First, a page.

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Conservation authorities face funding issues even as problems mount

Faced with cutbacks and budgetary pressures even as climate change creates new hurdles, the province’s conservation authorities are being called on to do more with less. Getting the attention of Queen’s Park is a key challenge, Wellesley council heard this week.

“There is a lot of pressure on us funding-wise and we want to make sure the province understands our role,” Don Pearson, former general manager at Conservation Ontario, told councillors Monday night.

Like most such agencies in Ontario, he explained, the Grand River Conservation Authority must spend more time and effort communicating with the provincial government when it comes to funding.

“There’s some real active work with the Wellesley community,” Pearson said.

He added that rural municipalities should be conscious of the conservation authority’s role, as the majority of land within the watershed is owned by farmers.

“We have a lot of agriculture so it’s very important that we continue to work with the farm community. The farm community owns the land in the watershed, basically, and 70 per cent of it is actively farmed so it has an important role in water quality.”

That land will be under increasing pressure as the population within the watershed continues to grow – another 25 per cent by 2021 – presenting a challenge for officials.

In the scenario, funding will be even more crucial, he argued.

Ontario grants that were originally frozen at $950,000 are permanently reduced this year, with the entire provincial cut targeting the GRCA and the Toronto Region Conservation Authority. The province explained the two large organizations would be able to absorb the impact of the cuts better than some of the smaller agencies in Ontario.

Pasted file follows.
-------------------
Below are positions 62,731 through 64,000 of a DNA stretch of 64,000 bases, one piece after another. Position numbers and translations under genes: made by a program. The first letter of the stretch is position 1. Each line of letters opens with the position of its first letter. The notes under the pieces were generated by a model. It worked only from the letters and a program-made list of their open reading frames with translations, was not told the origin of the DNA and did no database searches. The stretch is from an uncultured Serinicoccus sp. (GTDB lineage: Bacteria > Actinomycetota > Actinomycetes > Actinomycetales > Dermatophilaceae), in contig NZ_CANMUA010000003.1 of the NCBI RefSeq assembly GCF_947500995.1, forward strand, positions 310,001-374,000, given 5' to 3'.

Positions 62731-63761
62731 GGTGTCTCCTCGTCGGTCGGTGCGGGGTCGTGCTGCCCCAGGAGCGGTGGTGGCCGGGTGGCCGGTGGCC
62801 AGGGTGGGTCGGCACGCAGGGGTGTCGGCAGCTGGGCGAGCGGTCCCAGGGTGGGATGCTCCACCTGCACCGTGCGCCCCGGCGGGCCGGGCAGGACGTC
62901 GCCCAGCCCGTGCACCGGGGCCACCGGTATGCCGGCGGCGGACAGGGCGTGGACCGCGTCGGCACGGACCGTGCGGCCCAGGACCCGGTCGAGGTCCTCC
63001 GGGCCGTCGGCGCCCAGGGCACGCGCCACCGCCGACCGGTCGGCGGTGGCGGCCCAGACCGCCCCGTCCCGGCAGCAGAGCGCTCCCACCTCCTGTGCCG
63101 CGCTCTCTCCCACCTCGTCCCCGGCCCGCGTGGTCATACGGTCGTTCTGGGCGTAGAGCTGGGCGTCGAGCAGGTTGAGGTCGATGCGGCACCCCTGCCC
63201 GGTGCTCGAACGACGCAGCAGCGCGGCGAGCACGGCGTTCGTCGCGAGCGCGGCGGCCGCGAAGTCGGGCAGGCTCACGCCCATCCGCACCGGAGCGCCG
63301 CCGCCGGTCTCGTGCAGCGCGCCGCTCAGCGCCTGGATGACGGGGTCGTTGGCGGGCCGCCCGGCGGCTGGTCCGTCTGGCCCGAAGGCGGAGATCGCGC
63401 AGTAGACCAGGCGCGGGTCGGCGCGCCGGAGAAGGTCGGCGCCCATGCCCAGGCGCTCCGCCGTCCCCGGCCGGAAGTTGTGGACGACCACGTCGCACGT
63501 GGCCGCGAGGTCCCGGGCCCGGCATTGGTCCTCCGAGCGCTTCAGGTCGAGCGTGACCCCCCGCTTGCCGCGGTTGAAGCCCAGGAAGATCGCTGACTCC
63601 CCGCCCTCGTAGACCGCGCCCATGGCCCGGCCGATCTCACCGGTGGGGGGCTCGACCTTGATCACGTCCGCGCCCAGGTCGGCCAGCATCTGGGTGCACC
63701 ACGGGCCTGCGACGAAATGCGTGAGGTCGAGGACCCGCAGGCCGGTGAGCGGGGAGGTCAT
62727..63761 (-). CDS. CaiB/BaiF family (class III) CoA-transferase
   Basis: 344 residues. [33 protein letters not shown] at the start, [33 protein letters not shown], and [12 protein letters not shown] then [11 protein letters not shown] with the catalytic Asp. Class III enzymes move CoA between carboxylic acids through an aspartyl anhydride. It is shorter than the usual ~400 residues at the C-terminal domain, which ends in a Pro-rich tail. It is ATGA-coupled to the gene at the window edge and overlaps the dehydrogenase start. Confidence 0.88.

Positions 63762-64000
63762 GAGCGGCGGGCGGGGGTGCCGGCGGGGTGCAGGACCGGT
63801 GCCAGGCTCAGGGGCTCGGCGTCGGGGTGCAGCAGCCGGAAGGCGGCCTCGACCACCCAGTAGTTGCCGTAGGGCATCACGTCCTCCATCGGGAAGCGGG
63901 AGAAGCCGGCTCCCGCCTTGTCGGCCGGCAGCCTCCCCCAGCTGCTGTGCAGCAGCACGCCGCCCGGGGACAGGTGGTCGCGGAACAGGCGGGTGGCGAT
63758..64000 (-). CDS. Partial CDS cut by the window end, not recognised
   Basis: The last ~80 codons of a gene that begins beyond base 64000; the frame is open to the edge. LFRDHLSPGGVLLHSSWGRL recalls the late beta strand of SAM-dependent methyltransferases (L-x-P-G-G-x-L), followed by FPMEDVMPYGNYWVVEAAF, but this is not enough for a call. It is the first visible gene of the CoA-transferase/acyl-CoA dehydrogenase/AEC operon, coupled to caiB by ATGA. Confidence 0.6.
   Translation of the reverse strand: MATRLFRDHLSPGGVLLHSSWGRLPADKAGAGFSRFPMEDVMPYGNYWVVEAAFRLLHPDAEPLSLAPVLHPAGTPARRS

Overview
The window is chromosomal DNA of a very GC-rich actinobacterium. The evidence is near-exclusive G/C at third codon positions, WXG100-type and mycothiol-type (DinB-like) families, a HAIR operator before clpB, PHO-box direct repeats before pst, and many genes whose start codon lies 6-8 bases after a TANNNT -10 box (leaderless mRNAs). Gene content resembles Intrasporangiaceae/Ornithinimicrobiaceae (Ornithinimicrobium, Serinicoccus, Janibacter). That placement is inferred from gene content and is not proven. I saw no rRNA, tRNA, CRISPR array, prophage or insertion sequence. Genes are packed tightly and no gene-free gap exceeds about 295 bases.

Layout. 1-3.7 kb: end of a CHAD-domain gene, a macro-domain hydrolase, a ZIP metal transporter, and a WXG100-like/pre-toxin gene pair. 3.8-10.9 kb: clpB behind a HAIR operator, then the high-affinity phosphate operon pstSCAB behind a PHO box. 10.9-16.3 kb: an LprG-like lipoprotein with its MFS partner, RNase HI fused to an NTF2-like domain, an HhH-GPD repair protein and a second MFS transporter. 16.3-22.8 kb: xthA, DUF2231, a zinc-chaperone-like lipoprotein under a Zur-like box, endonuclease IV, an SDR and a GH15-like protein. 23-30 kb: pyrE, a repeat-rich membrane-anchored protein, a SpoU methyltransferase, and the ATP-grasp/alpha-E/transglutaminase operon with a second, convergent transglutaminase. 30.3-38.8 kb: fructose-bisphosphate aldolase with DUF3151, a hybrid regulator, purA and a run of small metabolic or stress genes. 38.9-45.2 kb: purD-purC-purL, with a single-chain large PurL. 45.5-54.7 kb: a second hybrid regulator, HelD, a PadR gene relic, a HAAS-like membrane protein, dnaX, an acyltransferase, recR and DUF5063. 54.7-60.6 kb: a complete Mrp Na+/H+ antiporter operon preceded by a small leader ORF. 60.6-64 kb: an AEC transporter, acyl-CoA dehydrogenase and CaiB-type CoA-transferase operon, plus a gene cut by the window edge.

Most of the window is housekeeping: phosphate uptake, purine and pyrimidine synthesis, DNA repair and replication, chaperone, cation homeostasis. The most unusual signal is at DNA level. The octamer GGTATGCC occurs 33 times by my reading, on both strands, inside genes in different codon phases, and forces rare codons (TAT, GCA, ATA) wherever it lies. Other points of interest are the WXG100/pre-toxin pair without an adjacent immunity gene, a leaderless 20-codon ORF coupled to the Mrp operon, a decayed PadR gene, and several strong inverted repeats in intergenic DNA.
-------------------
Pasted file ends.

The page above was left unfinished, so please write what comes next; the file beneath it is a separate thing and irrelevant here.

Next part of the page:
There is a looming threat of climate change on the horizon, made apparent by last summer’s severe drought, Pearson told councillors. With less money available each year, dealing with such changes will be difficult.

Conservation Ontario wrote a new paper,Water Management Futures for Ontario, he said, in a recent attempt to get Ontario’s 36 conservation authorities on track with the Ontario government. The paper is meant to spur a discussion with the province regarding how the government will deal with conservation authorities in the future.

“There is actually declining provincial funding and the province doesn’t actually live up to their commitment to fund 50 per cent under the flood control program. It’s been a real challenge for us and they tend to continue to cut back,” Pearson said.

On the home front, the GRCA has made some cutbacks of its own to try and keep costs down. Staff meetings are now limited to one a month, cut back from two the previous year. Some positions made vacant by employees on maternity leave are also being kept open as current staff is re-assigned to cover various duties.

“From my perspective the important thing is that you are doing more with less,” said Mayor Ross Kelterborn.

He agreed that the watershed plays a key role in rural life as Wellesley Township utilizes mainly public water resources.

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